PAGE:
Gender and facial dominance in gaze cuing: When emotional context matters in the eyes that we follow
Ohlsen, G., Van Zoest, W., & Van Vugt, M. (2013). Gender and facial dominance in gaze cuing: When emotional context matters in the eyes that we follow. PLOS-One.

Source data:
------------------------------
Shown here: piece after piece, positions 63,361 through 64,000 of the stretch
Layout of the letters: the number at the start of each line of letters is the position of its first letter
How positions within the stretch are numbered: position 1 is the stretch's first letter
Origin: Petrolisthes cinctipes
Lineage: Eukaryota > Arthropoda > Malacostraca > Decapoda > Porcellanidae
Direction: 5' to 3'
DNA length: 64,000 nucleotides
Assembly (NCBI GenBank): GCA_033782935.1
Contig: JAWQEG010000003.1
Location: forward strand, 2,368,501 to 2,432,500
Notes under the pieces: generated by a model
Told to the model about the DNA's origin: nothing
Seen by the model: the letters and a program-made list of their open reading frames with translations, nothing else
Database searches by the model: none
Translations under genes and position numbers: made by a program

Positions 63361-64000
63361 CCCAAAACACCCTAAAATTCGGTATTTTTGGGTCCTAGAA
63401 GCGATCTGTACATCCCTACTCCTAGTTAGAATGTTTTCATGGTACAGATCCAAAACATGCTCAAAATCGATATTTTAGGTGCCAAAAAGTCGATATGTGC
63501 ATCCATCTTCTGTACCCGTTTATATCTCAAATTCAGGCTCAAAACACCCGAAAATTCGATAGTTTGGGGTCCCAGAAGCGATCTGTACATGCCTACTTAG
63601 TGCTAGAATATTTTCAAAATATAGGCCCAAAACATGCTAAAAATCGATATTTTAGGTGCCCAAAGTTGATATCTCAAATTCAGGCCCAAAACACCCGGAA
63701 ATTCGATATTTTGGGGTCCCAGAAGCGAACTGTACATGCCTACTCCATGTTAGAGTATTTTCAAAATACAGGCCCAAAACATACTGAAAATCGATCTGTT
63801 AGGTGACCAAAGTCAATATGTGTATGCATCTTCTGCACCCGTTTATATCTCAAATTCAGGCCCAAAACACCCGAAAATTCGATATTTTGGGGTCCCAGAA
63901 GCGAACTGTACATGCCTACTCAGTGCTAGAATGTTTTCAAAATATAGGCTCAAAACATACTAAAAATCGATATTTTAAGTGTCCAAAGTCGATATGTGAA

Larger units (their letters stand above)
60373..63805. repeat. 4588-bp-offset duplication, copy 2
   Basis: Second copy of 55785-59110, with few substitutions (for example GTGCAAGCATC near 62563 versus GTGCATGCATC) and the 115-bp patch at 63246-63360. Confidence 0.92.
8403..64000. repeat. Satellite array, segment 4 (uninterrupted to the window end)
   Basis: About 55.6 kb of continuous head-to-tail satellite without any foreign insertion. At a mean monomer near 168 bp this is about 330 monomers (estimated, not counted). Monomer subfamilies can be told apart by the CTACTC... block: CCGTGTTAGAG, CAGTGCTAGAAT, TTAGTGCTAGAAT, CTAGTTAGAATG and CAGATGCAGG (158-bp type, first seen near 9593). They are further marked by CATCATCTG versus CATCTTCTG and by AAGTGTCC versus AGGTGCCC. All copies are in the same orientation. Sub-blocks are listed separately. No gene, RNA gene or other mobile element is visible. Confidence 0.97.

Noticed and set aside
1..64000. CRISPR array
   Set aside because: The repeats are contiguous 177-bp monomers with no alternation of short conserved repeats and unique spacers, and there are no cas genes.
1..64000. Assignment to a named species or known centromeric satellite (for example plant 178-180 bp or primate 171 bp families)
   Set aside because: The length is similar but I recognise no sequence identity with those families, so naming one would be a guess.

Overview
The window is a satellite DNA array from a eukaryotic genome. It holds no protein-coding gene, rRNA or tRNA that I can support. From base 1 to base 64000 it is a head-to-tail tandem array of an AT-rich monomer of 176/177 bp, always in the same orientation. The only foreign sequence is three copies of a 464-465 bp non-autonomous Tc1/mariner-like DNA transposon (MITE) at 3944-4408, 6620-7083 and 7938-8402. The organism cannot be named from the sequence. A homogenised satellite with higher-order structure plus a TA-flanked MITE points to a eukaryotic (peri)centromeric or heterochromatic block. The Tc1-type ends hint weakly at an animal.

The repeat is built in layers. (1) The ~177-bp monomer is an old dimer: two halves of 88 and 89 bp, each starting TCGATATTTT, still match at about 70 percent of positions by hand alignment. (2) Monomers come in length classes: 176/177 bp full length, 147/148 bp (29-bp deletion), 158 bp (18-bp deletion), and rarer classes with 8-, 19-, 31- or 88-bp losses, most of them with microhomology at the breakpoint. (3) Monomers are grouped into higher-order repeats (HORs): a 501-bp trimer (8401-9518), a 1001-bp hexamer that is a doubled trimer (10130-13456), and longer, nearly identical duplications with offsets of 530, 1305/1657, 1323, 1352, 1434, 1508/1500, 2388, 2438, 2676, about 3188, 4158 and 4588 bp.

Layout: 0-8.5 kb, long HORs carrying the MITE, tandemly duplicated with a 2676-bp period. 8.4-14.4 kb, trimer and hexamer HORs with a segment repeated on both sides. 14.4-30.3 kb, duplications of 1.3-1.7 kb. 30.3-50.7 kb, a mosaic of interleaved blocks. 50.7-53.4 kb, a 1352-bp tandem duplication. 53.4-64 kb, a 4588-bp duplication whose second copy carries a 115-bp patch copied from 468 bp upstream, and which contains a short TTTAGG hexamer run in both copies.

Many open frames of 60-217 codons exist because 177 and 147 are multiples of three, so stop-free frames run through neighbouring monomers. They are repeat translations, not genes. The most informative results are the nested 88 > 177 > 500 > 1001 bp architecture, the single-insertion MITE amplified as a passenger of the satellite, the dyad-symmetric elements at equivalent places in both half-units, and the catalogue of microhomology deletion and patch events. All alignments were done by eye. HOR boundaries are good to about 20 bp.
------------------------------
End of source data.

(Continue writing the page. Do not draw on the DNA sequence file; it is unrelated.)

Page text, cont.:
Gaze following is a socio-cognitive process that provides adaptive information about potential threats and opportunities in the individual’s environment. The aim of the present study was to investigate the potential interaction between gaze cuing and facial dominance in a threat context. We studied gaze following through the gaze cuing paradigm, which provides a measure of how quickly participants respond to targets in locations cued by the gaze of others. Critically, we primed individuals with pictures of threat or no threat prior to the gaze-cue task to induce either a pleasant and safe or hostile and dangerous environment. In the experiment, the gaze cue was either a dominant male face or a non-dominant female face. Findings revealed that the primed emotional context critically influenced the gaze cuing effect for the gendered faces. While a gaze cue was effective across all conditions for the male face, the female face was being followed in the safe but not in the dangerous context. This research suggests an implicit context-dependent followership bias which carries implications for research on social cognition, social coordination, and leadership.